By all accounts she kicked ass during her training. What I get from her is that the dealership is one of those high-pressure, high turnover places that fires people randomly and often. She doesn’t seem to be concerned about that. I’m impressed by that. She learned everything she was told to and impressed the trainer in the process. He has told her that he will be watching her, a luxury she didn’t observe him giving anyone else. On the last day of training, she was sent off with high expectations. And she has the attitude to meet them. And that is the source of my happiness, she’s busting out of her comfort zone and is willing to do what it takes.

She sold her first car on her first day on the floor. In her words, she “didn’t do anything”. I know those deals. Finalized by the sales manager over the phone and given to a lucky rep who either needs a sale or is a favorite of the managers. In her case it was probably to break the first barrier of selling that first deal. Either way, she got it and made the most of it. It’s called “a hook”, in which some lucky soul gets hooked up. She did something right, the customer sent her a nice card and some expensive gifts as a thank you today. I’m so happy for her.

I used to get a lot of hooks when I sold cars. I was always top dog so you would think that I wouldn’t have been favored but sometimes a hook is more than a guaranteed sale. First of all, those deals can always fall apart, nothing is ever guaranteed. There are sales associates who don’t give the customer the best treatment because they feel entitled (or lazy) by being given a slam dunk. I always gave it my best. My hooks were in the interest of taking a possible and making it a certainty. The managers counted on me to finish the deal.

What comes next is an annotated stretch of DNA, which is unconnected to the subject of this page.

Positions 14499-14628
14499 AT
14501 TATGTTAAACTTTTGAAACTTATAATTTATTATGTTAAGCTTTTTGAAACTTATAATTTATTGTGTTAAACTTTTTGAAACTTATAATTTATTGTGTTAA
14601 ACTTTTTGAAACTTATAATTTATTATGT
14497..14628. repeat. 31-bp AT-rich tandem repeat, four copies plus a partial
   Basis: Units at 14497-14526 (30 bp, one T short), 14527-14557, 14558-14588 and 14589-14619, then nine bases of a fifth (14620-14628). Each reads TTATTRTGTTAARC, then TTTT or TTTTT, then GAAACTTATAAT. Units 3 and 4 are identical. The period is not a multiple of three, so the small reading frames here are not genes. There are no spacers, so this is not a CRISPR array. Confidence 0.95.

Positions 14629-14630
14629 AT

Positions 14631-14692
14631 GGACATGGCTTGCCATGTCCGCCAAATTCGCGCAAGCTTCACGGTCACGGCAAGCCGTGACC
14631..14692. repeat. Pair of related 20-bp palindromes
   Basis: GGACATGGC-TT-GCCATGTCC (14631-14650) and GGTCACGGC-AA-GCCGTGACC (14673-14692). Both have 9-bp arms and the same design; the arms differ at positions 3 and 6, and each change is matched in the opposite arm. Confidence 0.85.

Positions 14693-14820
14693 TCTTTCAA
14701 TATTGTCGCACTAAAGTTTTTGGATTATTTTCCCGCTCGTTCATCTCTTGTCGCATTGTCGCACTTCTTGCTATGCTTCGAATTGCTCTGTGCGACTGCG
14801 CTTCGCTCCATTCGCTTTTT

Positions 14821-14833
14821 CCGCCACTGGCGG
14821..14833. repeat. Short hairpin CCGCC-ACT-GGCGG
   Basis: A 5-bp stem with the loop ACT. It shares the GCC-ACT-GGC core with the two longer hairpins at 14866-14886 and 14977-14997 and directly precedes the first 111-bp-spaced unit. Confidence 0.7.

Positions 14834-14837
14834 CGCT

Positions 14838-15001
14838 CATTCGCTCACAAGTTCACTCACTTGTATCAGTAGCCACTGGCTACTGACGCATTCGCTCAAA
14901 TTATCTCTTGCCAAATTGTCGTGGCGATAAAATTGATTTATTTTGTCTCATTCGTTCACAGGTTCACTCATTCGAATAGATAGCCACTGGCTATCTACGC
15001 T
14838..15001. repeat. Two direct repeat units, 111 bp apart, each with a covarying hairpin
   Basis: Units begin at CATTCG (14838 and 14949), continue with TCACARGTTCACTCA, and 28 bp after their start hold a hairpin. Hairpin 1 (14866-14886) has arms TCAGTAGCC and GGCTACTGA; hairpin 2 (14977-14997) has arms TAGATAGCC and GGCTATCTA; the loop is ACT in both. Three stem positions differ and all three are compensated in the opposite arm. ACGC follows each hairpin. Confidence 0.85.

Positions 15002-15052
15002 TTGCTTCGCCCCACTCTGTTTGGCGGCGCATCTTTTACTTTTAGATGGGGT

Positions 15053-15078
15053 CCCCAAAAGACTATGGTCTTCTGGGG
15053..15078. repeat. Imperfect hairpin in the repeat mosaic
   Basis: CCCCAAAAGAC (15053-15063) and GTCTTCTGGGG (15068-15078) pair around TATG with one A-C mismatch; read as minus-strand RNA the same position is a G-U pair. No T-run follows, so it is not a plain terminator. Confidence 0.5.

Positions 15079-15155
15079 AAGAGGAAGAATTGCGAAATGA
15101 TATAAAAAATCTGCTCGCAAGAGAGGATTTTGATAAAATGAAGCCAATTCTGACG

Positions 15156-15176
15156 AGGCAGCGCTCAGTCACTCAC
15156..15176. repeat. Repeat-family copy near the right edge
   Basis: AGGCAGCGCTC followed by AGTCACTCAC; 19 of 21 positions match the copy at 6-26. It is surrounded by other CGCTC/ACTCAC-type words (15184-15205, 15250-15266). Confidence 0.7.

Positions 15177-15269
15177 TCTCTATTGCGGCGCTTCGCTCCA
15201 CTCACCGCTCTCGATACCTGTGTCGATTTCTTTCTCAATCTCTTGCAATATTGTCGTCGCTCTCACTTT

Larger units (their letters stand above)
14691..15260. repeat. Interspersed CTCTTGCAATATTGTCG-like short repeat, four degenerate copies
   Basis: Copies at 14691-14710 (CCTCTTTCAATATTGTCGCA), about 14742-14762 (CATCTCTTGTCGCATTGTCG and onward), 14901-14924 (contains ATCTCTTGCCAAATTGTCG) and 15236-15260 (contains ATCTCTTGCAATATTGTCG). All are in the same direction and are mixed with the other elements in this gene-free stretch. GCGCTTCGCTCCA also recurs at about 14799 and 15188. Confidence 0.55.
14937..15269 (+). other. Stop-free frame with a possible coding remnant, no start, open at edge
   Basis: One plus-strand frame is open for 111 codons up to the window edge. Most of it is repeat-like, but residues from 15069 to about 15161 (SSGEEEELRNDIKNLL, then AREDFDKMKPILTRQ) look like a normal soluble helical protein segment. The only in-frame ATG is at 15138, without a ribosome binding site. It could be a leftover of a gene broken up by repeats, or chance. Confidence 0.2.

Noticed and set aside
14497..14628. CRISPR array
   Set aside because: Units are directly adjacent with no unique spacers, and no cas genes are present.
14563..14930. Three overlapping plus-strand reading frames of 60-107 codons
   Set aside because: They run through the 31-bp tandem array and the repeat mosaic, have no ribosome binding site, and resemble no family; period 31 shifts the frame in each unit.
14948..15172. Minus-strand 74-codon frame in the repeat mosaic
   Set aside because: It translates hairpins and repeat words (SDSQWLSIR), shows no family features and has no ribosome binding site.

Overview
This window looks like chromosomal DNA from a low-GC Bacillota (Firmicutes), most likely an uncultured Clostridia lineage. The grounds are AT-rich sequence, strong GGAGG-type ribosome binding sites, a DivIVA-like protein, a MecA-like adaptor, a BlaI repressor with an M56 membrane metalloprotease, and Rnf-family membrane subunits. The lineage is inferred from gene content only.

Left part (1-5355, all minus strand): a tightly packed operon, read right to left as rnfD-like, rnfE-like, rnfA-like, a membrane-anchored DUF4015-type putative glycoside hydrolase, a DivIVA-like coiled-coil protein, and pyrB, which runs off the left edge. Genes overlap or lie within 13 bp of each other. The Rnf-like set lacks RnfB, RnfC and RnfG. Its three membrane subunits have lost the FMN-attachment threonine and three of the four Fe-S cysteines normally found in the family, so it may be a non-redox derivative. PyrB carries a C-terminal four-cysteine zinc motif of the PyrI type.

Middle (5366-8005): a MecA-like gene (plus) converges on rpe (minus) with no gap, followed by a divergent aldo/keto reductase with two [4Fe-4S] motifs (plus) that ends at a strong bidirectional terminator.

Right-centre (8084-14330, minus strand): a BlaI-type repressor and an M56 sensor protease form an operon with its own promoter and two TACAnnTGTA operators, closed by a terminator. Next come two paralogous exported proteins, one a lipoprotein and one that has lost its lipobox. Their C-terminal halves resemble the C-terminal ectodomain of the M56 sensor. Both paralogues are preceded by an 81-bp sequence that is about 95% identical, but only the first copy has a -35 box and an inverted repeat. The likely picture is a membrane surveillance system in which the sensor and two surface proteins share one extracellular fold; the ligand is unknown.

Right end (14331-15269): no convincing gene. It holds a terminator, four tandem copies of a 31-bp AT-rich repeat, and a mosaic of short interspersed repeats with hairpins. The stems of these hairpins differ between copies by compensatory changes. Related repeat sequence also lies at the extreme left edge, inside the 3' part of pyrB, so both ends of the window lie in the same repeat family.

Another capacity I filled was handling difficult customers. Whenever the Internet dept. had a difficult customer coming in it would invariably go to me. I could handle the worst of them. I was the anti-salesman. No gimmicks and no smoke and mirrors. I handled objections as hurdles to get over and always kept the customer focused and on track. It always amazed me how some salespeople couldn’t master that one thing; follow the process and don’t get off track.

My daughter vaguely remembers visiting me at the dealership when she was younger. She remembers my managers telling her what a good salesman her dad was. She saw my happy customers. Now she has an even deeper understanding of what it was that I did, and she wants to learn everything she can.

I look forward to showing her all of it. This is going to be a good thing for both of us. She gets to learn something new and make some money. I get to spend time with one of my absolute favorite people in the world and help her be the best. Win win.

Glimmers of hope